9. Acknowledgements

Many thanks to J. Touch, M. Scharf, W. Eddy, T. Reddy, and Y. Nishida for their comments.

10. References

10.1. Normative References

[RFC0793] Postel, J., "Transmission Control Protocol", STD 7, RFC 793, September 1981.
[RFC2119] Bradner, S., "Key words for use in RFCs to Indicate Requirement Levels", BCP 14, RFC 2119, March 1997.

10.2. Informative References

[I-D.abdo-hostid-tcpopt-implementation] Abdo, E., Boucadair, M. and J. Queiroz, "HOST_ID TCP Options: Implementation & Preliminary Test Results", Internet-Draft draft-abdo-hostid-tcpopt-implementation-03, July 2012.
[I-D.boucadair-intarea-host-identifier-scenarios] Boucadair, M., Binet, D., Durel, S., Chatras, B., Reddy, T. and B. Williams, "Host Identification: Use Cases", Internet-Draft draft-boucadair-intarea-host-identifier-scenarios-03, March 2013.
[I-D.williams-overlaypath-ip-tcp-rfc] Williams, B., "Overlay Path Option for IP and TCP", Internet-Draft draft-williams-overlaypath-ip-tcp-rfc-04, June 2013.
[I-D.wing-nat-reveal-option] Yourtchenko, A. and D. Wing, "Revealing hosts sharing an IP address using TCP option", Internet-Draft draft-wing-nat-reveal-option-03, December 2011.
[RFC3022] Srisuresh, P. and K. Egevang, "Traditional IP Network Address Translator (Traditional NAT)", RFC 3022, January 2001.
[RFC5925] Touch, J., Mankin, A. and R. Bonica, "The TCP Authentication Option", RFC 5925, June 2010.
[RFC6146] Bagnulo, M., Matthews, P. and I. van Beijnum, "Stateful NAT64: Network Address and Protocol Translation from IPv6 Clients to IPv4 Servers", RFC 6146, April 2011.
[RFC6269] Ford, M., Boucadair, M., Durand, A., Levis, P. and P. Roberts, "Issues with IP Address Sharing", RFC 6269, June 2011.
[RFC6296] Wasserman, M. and F. Baker, "IPv6-to-IPv6 Network Prefix Translation", RFC 6296, June 2011.
[RFC6333] Durand, A., Droms, R., Woodyatt, J. and Y. Lee, "Dual-Stack Lite Broadband Deployments Following IPv4 Exhaustion", RFC 6333, August 2011.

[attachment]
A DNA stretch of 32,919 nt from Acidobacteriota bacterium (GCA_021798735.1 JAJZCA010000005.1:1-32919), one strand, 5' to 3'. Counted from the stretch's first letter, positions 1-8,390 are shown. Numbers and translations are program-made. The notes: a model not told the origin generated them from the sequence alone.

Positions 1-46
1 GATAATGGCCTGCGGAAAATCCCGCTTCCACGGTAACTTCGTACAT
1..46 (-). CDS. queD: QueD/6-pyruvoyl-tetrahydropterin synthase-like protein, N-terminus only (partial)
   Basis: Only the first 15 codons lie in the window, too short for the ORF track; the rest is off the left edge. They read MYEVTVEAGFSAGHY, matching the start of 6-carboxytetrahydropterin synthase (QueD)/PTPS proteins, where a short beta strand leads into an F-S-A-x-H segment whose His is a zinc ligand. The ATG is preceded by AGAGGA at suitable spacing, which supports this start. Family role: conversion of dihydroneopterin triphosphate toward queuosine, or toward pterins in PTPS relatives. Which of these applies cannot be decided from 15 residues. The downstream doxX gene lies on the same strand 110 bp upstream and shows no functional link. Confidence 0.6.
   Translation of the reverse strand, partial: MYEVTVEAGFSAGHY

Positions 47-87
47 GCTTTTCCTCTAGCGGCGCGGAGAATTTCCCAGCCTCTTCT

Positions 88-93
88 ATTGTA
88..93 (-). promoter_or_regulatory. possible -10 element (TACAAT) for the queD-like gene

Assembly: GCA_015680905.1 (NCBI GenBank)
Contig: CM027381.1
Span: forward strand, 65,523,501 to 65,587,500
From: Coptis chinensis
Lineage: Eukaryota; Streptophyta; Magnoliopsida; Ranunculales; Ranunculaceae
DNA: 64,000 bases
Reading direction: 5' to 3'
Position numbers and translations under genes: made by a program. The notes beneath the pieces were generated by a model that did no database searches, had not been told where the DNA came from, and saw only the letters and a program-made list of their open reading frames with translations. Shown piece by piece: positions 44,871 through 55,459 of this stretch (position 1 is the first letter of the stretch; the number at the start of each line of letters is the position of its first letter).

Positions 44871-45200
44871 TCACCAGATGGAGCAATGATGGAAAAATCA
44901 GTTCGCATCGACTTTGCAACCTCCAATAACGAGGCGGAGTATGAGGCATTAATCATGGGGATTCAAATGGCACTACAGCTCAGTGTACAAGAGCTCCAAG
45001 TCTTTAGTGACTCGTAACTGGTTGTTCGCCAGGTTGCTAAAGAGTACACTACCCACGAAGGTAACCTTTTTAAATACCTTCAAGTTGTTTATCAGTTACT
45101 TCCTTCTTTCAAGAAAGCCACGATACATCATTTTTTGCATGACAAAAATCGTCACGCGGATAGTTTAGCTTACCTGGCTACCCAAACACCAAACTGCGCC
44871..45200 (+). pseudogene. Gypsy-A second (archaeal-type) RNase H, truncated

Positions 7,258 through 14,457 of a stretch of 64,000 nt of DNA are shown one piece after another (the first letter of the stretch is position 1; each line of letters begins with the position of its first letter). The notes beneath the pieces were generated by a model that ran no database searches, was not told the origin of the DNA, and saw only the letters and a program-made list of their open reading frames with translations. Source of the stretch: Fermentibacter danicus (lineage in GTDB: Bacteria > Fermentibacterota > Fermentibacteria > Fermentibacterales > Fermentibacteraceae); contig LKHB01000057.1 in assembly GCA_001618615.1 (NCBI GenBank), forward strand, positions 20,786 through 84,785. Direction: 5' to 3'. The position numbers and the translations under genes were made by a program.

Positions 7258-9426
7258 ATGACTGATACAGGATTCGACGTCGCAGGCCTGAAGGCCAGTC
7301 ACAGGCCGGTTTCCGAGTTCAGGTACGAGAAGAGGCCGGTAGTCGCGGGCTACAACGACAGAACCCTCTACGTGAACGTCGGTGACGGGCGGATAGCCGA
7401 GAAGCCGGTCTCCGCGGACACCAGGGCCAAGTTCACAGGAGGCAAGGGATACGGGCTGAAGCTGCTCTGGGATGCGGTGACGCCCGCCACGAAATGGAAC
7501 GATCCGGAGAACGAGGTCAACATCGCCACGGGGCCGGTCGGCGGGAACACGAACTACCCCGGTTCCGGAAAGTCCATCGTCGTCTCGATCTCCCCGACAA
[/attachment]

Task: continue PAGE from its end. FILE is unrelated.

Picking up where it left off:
[RFC6619] Arkko, J., Eggert, L. and M. Townsley, "Scalable Operation of Address Translators with Per-Interface Bindings", RFC 6619, June 2012.
[RFC6824] Ford, A., Raiciu, C., Handley, M. and O. Bonaventure, "TCP Extensions for Multipath Operation with Multiple Addresses", RFC 6824, January 2013.
[RFC6967] Boucadair, M., Touch, J., Levis, P. and R. Penno, "Analysis of Potential Solutions for Revealing a Host Identifier (HOST_ID) in Shared Address Deployments", RFC 6967, June 2013.
[RFC6978] Touch, J., "A TCP Authentication Option Extension for NAT Traversal", RFC 6978, July 2013.
[RFC6994] Touch, J., "Shared Use of Experimental TCP Options", RFC 6994, August 2013.

Appendix A. Change History

[Note to RFC Editor: Please remove this section prior to publication.]

A.1. Changes from version 03 to 04

Improve discussion of RFC6967.

Don't use "message" to describe TCP segments.

Add reference to RFC6994 to section 3.

Clarify that this draft superseeds earlier drafts.

Improve discussion of SYN cookie handling.

Remove lower case uses of keywords (e.g. must, should, etc.) throughout the document.

Some stronger privacy guidance, replacing SHOULD with MUST.

Add an experiment goal related to optimal option value.

Add text related to the identification goals of the option value (still needs more work).

A.2. Changes from version 02 to 03

Clarification of arguments in favor of this approach.

Add discussion of important use cases.

Clarification of experiment goals and earlier test results.

A.3. Changes from version 01 to 02

Add note re: order of appearance.

A.4. Changes from version 00 to 01

Add discussion of experiment goals.

Limit external references to the earlier drafts.

Add guidance to limit the types of device that add the option.

Improve/correct discussion of TCP-AO and security.

Appendix B. Open Issues

[Note to RFC Editor: Please remove this section prior to publication.]

Add discussion of non-local fragmentation.

Evaluate the reliability of attempts to exclude the option when local fragmentation would be required.

Clarify exactly what the identifier is identifying.

Improve discussion on interpretation of multiple instances of the option, including order of interpretation and set interpretation.

Evaluate whether use of multiple identifiers should be constrained.

Discuss the possibility of the option value changing over the life of the connection.

Clarify use cases related to stripping and replacing the option.

Make this draft self-contained, rather than referring readers to use-cases and requirements contained in other I.D.s that were never published as RFCs.

Add discussion of TCP Fast Open.

Add experiment goal related to identifying methods for receiver-side use of data conveyed in the option.

Re-evaluate all use of MUST, MAY, SHOULD thoughout the document.

Clarify use of SHOULD rather than MUST where possible, or perhaps generally.

Correct some discussion of TCP-AO and TCP-AO-NAT.

Clarify the security requirements re: trust relationship.

Clarify privacy considerations regarding NATs that separate private and public networks.

Remove restatement of requirements from other documents.

Authors' Addresses

Brandon Williams Akamai, Inc. 8 Cambridge Center Cambridge, MA 02142 USA EMail:
Mohamed Boucadair France Telecom Rennes, 35000 Fance EMail:
Dan Wing Cisco Systems, Inc. 170 West Tasman Drive San Jose, CA 95134 USA EMail: